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Virginia Attorney General Says Same Sex Marriage Ban Unconstitutional

Jim Burroway

January 23rd, 2014

The Washington Post reports that Virginia Attorney General Mark R. Herring will announce today that the state of Virginia will ask a federal court to strike down the state’s ban on marriage equality. Citing “an official close to the attorney general with knowledge about the decision,” the Post reports that Herring’s office will file a supporting brief in Bostic v Raine on behalf of a Norfolk couple who were denied a marriage license. Their case is being represented by Ted Olson and David Boies, the same legal team what successfully overturned California’s Prop 8.

The Post reports:

Herring will say that Virginia has been on the “wrong side” of landmark legal battles involving school desegregation, interracial marriage and single-sex education at the Virginia Military Institute, one official said. He will make the case that the commonwealth should be on the “right side of the law and history” in the battle over same-sex marriage.

He has not informed Republicans in Richmond about his plans; an uproar is likely. GOP lawmakers have worried that Herring would change the state’s position — such decisions are up to the attorney general — and have contemplated legislation that would allow them to defend the law in court.

The attorney general thinks that is unnecessary, the official said. The clerks of the circuit court in Norfolk and Prince William County are defendants in the suit, and both are represented by independent counsel.

One county clerk named in the suit has hired a private attorney, while another one will be defended by the Alliance Defending Freedom (formerly the Alliance Defense Fund). Oral arguments for the case are scheduled for January 30.

Comments

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Nathaniel
January 23rd, 2014 | LINK

Because of the final Prop8 decision, such choices on the part of state AGs make me nervous. I suppose it is fortunate that Utah and OK are solidly defending their discriminatory laws, but I was really hoping having appeals on multiple circuits for the same case might force SCOTUS to finally act against all these laws.

TampaZeke
January 23rd, 2014 | LINK

Oh what a difference an election and a regime change makes!

Ben in Oakland
January 23rd, 2014 | LINK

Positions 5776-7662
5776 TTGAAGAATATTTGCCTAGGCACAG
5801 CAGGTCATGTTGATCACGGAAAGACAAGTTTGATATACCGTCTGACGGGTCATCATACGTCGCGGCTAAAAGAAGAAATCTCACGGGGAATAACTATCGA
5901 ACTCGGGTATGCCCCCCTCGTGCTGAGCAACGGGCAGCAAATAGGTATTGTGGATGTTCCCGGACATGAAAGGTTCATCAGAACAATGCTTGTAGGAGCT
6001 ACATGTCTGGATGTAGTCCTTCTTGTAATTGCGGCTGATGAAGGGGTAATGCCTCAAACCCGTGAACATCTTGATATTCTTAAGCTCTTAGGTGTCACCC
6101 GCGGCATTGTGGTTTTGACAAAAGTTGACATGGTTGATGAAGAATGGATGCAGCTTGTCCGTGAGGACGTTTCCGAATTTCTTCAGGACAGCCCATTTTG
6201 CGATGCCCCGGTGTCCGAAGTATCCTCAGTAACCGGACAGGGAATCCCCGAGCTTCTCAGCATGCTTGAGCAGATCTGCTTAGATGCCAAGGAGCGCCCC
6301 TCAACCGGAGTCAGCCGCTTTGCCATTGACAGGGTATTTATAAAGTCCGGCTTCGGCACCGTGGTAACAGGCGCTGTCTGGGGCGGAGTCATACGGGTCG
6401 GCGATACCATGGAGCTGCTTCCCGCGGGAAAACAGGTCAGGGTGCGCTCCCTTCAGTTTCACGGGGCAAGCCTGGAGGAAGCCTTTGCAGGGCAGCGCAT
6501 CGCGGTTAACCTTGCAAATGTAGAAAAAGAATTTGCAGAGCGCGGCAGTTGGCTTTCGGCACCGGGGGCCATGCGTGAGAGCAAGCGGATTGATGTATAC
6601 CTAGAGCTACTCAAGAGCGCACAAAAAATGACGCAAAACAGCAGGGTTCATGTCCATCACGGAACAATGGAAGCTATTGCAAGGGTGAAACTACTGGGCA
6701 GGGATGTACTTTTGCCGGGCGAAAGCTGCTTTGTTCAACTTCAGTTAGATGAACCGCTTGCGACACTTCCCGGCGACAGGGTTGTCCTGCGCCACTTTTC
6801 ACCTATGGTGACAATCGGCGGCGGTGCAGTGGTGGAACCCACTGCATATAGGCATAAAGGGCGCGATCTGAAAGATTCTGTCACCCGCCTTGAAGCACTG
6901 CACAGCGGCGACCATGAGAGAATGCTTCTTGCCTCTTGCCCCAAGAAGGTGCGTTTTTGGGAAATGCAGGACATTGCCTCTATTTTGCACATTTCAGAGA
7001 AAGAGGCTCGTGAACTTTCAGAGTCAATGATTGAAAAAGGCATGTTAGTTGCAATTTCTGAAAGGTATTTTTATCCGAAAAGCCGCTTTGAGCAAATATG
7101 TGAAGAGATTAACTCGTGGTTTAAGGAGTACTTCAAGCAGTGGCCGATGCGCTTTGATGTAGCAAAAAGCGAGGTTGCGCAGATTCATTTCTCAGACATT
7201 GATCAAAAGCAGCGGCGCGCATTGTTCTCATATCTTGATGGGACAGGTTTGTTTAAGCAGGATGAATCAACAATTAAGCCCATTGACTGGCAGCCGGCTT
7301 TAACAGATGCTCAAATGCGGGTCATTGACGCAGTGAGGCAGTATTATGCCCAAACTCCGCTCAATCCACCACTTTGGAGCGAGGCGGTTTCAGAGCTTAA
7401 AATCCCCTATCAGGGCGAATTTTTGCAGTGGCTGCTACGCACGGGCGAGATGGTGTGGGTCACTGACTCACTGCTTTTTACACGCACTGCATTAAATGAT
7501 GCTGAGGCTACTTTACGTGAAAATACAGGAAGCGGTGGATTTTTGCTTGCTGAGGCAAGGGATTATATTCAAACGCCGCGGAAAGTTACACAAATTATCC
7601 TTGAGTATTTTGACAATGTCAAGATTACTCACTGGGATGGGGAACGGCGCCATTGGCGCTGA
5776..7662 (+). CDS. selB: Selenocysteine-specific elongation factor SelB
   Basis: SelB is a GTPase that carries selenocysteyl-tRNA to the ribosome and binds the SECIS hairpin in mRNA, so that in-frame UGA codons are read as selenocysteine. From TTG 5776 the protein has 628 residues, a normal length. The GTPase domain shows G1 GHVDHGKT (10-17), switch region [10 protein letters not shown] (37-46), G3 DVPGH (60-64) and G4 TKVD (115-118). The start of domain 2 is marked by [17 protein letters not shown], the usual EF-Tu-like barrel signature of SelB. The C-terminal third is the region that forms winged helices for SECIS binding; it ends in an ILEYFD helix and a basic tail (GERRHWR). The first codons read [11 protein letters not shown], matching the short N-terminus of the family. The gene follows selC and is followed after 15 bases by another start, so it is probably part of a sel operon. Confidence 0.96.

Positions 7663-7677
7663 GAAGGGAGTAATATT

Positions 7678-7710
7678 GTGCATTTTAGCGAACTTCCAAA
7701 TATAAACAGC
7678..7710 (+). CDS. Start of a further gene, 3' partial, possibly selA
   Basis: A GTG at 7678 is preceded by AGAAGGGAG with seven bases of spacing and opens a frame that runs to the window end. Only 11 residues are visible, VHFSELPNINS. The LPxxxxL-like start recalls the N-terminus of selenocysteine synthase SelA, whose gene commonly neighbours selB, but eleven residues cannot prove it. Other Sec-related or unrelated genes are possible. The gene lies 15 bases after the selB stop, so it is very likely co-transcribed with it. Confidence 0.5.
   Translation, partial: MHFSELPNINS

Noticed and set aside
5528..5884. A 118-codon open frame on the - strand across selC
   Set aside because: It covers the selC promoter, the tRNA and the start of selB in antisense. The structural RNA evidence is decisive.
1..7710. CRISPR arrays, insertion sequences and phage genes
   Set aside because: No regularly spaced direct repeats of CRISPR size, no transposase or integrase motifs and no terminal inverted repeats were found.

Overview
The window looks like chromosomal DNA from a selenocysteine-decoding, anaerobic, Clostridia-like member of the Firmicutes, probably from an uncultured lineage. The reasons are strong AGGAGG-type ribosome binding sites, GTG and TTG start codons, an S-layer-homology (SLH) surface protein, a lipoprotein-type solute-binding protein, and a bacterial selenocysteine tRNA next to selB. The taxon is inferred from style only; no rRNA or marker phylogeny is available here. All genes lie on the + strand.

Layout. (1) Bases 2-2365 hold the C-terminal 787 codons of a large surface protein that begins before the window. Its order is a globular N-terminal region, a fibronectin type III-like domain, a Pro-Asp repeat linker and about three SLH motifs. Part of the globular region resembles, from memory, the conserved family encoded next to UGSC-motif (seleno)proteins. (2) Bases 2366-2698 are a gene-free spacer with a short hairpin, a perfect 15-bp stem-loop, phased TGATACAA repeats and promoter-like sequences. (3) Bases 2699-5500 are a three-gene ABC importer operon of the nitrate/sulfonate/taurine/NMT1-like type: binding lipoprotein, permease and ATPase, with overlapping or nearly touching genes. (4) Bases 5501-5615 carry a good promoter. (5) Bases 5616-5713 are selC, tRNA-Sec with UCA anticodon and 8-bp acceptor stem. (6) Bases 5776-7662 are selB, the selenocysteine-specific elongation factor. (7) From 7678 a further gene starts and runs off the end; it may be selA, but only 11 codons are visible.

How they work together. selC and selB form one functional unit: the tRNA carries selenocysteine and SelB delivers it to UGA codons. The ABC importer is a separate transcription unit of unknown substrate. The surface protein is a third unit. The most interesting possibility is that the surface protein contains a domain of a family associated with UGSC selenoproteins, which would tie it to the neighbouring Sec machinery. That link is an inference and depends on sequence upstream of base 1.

“ark R. Herring will announce today that the state of Virginia will ask a federal court to strike down a lawsuit challenging the state’s ban on marriage equality.”

It may be because I’ve been sick for a few weeks, and have no coffee, but is THAT what you meant to say?

SharonB
January 23rd, 2014 | LINK

Is he asking that it be stricken down?
or,
as local stations in NoVa are putting it, just saying he won’t defend it?

Anyways – ADF defending the law / clerks…

Haha. Loozerz.

They have an abysmal track record.
More hater $$ wasted that can’t be used elsewhere, trying to Putinize America.

Jim Burroway
January 23rd, 2014 | LINK

I’ve corrected the post.

jpeckjr
January 23rd, 2014 | LINK

Mr. Herring gave an interview on NPR this morning on this topic. Worth listening to.

Regan DuCasse
January 23rd, 2014 | LINK

In the second Prop. 8 court case, ONE county clerk from Imperial Co was named as a plaintiff also.
Claiming that issuing a marriage license was against her religious beliefs.

However, she didn’t show up in court, nor had a proxy. The attorney, also from ADF, didn’t sign on to be the proxy and in any case, couldn’t prove she’d suffered anything undue to her religious beliefs because she’d subjected no one else to refusal who’d ALSO meet the definition of ‘sinners’.
It was the couple who’d come to obtain a license that suffered the undue burden.
They’d made an APPOINTMENT, taken the day off from their jobs (losing pay), driven for HOURS, only to be turned away with NO OTHER clerks available for the time set aside for the license.

“Going somewhere else” for goods, services and other needs, isn’t an option for many, nor should anyone be forced to ‘go somewhere else’ because of the arbitrary prejudices of others.

I doubt this single clerk will win her case any more than the others did.
She might go before the media, and her defenders try and make this about ‘religious persecution’, but at the end of the day, they have NO rights to ACT with prejudice, how much they want to THINK with it.

Nathaniel
January 23rd, 2014 | LINK

While interesting, Regan, I’m not sure the case you indicate makes sense. If Prop8 were in place, then the clerk was defending the law. If it was repealed, then the clerk was breaking the law.

In either case, the clerks in VA are defending their obedience to a constitutional amendment banning equality. I can see how the AG could see them as proxies for the defense of the amendment itself. Either way, personal religious beliefs don’t have to play a role in the clerks’ defense.

At the same time, I’m going to keep wishing Herring would enact an adequate enough defense to ensure that this law isn’t upheld on a technicality.

gar
January 24th, 2014 | LINK

Elections have consequences.

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